Bullocks in front of courthouse, policeman’s house and chandlery.
The courthouse being demolished.
In 2013, I recorded a group of friends – Paddy Whynn, Judith Brown, Ivan Urlich and Jim Woods – who were descendants of early settlers in the district. This column contains snippets of that recording, which were published as Reminiscences of Mangawhai:
Walter Lawrence had his launch and a ‘slip-way’ for the dinghies that he built. He also had a large Chandler shop. It had nothing much in it but tins and ‘stuff’, and fish hooks, so was popular with the kids when buying their fishing gear. He also made spade handles. The friends all agreed that he had the largest counter in his shop that they had ever seen, before or since. It was a slab of timber that they estimated would have been about eight feet across. A memorable old clock hung on the wall, and on the face of it was written “NO TICK”. Mr Lawrence used to smoke a pipe, which had a chain on it, and a bottle top to put over the pipe in wet weather.
The Lawrence house was next to what was always known as the policeman’s house on Moir Street, in the village. A little further along the road was the courthouse, which was pulled down in 1939. The building had been left unlocked, and Paddy, as a child, recalled seeing a lot of papers strewn about the building after it was deserted, and remembered reading one which was a fine of 2/- (shillings) for someone! And after being demolished there were papers strewn all over the paddock. Documents hadn’t been collected or burnt or looked after. Timber from the courthouse was used to build Tommy Chappel’s house.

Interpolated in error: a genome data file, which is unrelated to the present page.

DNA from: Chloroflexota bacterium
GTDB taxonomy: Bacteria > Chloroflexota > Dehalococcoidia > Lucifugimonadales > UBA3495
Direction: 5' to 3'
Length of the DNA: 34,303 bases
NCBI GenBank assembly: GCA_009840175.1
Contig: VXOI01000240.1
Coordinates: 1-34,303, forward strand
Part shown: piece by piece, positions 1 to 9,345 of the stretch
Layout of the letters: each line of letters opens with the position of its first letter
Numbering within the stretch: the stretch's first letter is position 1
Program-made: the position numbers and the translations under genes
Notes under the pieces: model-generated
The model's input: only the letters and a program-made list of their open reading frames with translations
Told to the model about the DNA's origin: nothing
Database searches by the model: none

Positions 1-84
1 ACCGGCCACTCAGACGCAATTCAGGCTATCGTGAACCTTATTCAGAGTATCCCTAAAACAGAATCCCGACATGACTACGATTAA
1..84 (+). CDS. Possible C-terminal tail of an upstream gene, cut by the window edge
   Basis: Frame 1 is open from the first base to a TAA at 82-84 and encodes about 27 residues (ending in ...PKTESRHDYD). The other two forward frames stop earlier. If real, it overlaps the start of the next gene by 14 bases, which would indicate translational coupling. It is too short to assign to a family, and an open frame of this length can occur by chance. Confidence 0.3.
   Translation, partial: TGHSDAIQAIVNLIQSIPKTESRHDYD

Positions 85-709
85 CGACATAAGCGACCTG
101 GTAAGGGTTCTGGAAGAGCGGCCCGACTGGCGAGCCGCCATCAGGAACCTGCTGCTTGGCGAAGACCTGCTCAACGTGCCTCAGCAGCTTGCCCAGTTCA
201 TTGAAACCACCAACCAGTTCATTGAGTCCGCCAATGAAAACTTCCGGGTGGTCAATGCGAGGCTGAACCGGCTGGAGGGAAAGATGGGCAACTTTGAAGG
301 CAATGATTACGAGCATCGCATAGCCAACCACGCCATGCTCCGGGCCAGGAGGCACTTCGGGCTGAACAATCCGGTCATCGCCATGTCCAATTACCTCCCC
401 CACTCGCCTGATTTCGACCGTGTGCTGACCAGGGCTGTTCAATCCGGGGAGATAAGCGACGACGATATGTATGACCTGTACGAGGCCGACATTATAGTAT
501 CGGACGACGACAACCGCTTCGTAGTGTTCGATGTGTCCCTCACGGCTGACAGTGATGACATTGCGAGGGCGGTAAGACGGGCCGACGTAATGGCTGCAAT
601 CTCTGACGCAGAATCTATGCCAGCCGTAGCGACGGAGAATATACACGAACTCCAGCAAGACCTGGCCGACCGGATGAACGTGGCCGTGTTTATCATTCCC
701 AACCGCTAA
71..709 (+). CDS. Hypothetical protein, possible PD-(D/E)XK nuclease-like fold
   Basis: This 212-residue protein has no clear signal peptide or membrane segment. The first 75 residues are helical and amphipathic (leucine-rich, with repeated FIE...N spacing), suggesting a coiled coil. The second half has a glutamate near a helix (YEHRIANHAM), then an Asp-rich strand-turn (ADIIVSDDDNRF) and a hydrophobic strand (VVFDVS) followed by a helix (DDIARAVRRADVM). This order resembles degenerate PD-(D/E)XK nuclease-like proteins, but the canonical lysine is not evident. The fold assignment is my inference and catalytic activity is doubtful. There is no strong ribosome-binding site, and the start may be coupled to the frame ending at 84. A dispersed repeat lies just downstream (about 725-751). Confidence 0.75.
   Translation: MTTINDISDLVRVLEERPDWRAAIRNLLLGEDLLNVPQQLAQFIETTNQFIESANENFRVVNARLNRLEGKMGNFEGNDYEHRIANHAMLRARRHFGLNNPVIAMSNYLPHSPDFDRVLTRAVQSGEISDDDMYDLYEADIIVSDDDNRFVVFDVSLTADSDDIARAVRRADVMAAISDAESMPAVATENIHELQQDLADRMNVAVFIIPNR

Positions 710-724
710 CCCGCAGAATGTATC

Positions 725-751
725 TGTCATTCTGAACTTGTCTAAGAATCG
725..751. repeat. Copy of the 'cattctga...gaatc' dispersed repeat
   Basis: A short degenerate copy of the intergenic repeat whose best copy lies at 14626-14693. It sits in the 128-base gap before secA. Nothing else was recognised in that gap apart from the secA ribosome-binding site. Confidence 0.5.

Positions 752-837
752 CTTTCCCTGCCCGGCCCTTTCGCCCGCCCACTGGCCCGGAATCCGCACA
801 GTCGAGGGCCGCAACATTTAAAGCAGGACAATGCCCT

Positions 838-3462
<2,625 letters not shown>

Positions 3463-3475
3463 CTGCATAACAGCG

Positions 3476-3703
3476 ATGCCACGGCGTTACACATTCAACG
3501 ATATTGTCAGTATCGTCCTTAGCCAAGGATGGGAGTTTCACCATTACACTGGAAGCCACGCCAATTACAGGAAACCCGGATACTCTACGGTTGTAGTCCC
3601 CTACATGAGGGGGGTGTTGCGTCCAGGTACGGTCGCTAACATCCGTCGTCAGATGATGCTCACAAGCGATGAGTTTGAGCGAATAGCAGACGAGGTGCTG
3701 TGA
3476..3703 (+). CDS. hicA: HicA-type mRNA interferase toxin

Near the junction of Insley Street and Molesworth Drive, a fisherman, Freddie Franich, lived. He caught hapuka, snapper, and netted for other varieties. He had a smokehouse, and his smoked fish was popular. His family ran a tea rooms from his home on Insley Road. He had a 30-foot launch, which he named Marina. This was prompted by the royal wedding of the Duke of Kent, George, to Princess Marina of Greece and Denmark, creating headlines all over the world. He is given the credit for naming the area for boats to moor as being a ‘marina’. He was commercial fishing for 25 years, before retiring to Leigh.
Cliff Bowmar also did a lot of fishing from his boat and would take his catch around the roads in his truck for locals to see and choose from his offerings. Eddie Watts sold his boat to another fisherman, Asa Francis. During the years prior to rail reaching Kaiwaka, Mangawhai had to rely on sailing vessels and steam ships to bring in their cargo and take out their exports. Locals were able to let everyone know that an expected vessel was coming up harbour by using a flag system. One flag was hoisted on the top of a large macrocarpa tree, at the corner of Wood and Robert Streets. (Those streets weren’t developed at that time.) That flag was seen at Claude Wintle’s place up at the Tara, he then hoisted his flag which was sighted at Dan Bowmar’s old stone building, and the process repeated for those at Kaiwaka who let Baldiston, Donaldson and others know that they could go to Mangawhai to collect their supplies. That system was possible due to there being no trees left on hill or dale after all bush had been cleared for the timber trade.
Bev Ross, Mangawhai Museum